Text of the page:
WASHINGTON -- A federal judge has ordered two top White House aides to testify before a grand jury, noting that if President Clinton committed any crimes in the Monica Lewinsky scandal, he probably told his close aides about it only privately and made no record of their talks.
Judge Norma Holloway Johnson, making public yesterday a ruling she reached early this month but had kept under seal, declared that independent counsel Kenneth W. Starr "cannot feasibly" obtain evidence of what Clinton said from anyone other than his top advisers.
Among other topics the president and his aides discussed, the judge revealed, was the potential effect of the sex scandal on possible impeachment of Clinton and the efforts of White House lawyers to find out what witnesses had told the grand jury Starr is leading.
The aides, White House lawyer and Clinton confidant Bruce E. Lindsey and White House media adviser Sidney Blumenthal, may know "some of the most relevant and important evidence" in Starr's inquiry, the judge said.
In a related matter, Lewinsky's lawyer, William H. Ginsburg, dropped a strong hint that there "may" have been a sexual relationship between his client and Clinton, though Ginsburg later denied that his comments were intended to confirm such a relationship.
Since January, Starr has been investigating whether Clinton lied under oath in the Paula Corbin Jones sexual misconduct case, in which the president denied having had a sexual relationship with Lewinsky, a former White House aide.
Starr is also looking into whether Clinton tried to persuade Lewinsky and others to lie and whether Lewinsky lied in a sworn statement in the Jones case in which she denied having a sexual relationship with Clinton.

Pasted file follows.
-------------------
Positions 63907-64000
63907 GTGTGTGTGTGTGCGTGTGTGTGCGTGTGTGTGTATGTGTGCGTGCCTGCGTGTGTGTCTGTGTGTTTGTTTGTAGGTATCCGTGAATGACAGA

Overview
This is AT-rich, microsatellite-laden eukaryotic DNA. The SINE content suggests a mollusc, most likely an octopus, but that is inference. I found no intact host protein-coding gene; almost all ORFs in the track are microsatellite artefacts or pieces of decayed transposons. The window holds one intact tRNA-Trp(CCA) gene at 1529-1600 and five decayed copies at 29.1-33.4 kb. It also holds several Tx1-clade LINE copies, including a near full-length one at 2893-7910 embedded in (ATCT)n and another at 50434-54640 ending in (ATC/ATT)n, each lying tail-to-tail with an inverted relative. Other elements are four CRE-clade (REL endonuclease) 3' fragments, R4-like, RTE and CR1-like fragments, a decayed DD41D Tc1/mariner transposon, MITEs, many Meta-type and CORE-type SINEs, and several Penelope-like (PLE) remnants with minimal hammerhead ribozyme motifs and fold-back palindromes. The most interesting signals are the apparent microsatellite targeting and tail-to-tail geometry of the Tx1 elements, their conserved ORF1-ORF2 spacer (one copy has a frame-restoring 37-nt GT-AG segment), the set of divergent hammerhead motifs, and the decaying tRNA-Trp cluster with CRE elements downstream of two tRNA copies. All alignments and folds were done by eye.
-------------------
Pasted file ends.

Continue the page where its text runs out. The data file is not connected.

Starr, in short, is trying to determine whether anyone committed the federal crimes of perjury; suborning, or encouraging, perjury; and obstructing justice.
Right to executive privilege
Johnson did rule that the president had a right to claim "executive privilege;" that his close aides had a right to claim it for their conversations with Clinton, among themselves and with Hillary Rodham Clinton; and that the president had a right to claim that some conversations were covered by attorney-client secrecy.
All those claims, the judge said, could be put forth by the president and the aides in an effort to shield Lindsey and Blumenthal from having to testify.
And she rejected Starr's argument that all the conversations he wants to investigate involved purely personal matters and that any claim of privilege was, as Starr put it, "frivolous."
But Johnson went on to rule that, in each case, Starr had shown a "specific need" to know what was said in those conversations.
That need, she said, outweighs all the privilege claims, and Lindsey and Blumenthal must go before the grand jury.
In ruling that the two aides must testify, the judge spoke pointedly about why Starr is interested in their testimony.
"If there were instructions from the president to obstruct justice or efforts to suborn perjury, such actions likely took the form of conversations involving the president's closest advisers.